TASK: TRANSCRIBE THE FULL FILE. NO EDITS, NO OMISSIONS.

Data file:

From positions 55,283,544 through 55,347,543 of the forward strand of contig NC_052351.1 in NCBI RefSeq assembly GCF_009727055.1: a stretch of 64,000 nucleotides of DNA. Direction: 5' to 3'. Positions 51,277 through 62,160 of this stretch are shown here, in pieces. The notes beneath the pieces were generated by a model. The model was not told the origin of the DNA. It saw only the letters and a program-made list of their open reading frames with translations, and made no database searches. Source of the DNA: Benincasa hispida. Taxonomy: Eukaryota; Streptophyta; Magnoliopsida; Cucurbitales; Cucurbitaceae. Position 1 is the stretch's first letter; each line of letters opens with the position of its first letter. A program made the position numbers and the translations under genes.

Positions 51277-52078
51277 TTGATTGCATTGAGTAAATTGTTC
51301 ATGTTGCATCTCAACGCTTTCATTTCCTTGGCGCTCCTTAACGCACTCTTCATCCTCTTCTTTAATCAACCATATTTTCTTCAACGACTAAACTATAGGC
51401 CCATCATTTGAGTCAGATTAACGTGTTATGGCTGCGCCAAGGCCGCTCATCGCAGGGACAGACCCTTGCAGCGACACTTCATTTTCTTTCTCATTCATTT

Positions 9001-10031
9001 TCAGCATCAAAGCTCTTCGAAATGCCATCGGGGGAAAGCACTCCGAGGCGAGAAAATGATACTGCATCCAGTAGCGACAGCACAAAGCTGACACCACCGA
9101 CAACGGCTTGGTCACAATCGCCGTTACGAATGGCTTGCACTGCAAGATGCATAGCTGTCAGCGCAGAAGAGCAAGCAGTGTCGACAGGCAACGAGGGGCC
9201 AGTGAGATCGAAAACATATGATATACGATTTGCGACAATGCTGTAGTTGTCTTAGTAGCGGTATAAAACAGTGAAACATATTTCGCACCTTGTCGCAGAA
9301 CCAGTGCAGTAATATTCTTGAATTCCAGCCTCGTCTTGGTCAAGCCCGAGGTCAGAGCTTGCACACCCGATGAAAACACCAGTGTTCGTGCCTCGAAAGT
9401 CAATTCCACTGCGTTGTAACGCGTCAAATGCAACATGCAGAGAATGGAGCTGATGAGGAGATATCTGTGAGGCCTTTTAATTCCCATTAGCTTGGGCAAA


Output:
From positions 55,283,544 through 55,347,543 of the forward strand of contig NC_052351.1 in NCBI RefSeq assembly GCF_009727055.1: a stretch of 64,000 nucleotides of DNA. Direction: 5' to 3'. Positions 51,277 through 62,160 of this stretch are shown here, in pieces. The notes beneath the pieces were generated by a model. The model was not told the origin of the DNA. It saw only the letters and a program-made list of their open reading frames with translations, and made no database searches. Source of the DNA: Benincasa hispida. Taxonomy: Eukaryota; Streptophyta; Magnoliopsida; Cucurbitales; Cucurbitaceae. Position 1 is the stretch's first letter; each line of letters opens with the position of its first letter. A program made the position numbers and the translations under genes.

Positions 51277-52078
51277 TTGATTGCATTGAGTAAATTGTTC
51301 ATGTTGCATCTCAACGCTTTCATTTCCTTGGCGCTCCTTAACGCACTCTTCATCCTCTTCTTTAATCAACCATATTTTCTTCAACGACTAAACTATAGGC
51401 CCATCATTTGAGTCAGATTAACGTGTTATGGCTGCGCCAAGGCCGCTCATCGCAGGGACAGACCCTTGCAGCGACACTTCATTTTCTTTCTCATTCATTT

Positions 9001-10031
9001 TCAGCATCAAAGCTCTTCGAAATGCCATCGGGGGAAAGCACTCCGAGGCGAGAAAATGATACTGCATCCAGTAGCGACAGCACAAAGCTGACACCACCGA
9101 CAACGGCTTGGTCACAATCGCCGTTACGAATGGCTTGCACTGCAAGATGCATAGCTGTCAGCGCAGAAGAGCAAGCAGTGTCGACAGGCAACGAGGGGCC
9201 AGTGAGATCGAAAACATATGATATACGATTTGCGACAATGCTGTAGTTGTCTTAGTAGCGGTATAAAACAGTGAAACATATTTCGCACCTTGTCGCAGAA
9301 CCAGTGCAGTAATATTCTTGAATTCCAGCCTCGTCTTGGTCAAGCCCGAGGTCAGAGCTTGCACACCCGATGAAAACACCAGTGTTCGTGCCTCGAAAGT
9401 CAATTCCACTGCGTTGTAACGCGTCAAATGCAACATGCAGAGAATGGAGCTGATGAGGAGATATCTGTGAGGCCTTTTAATTCCCATTAGCTTGGGCAAA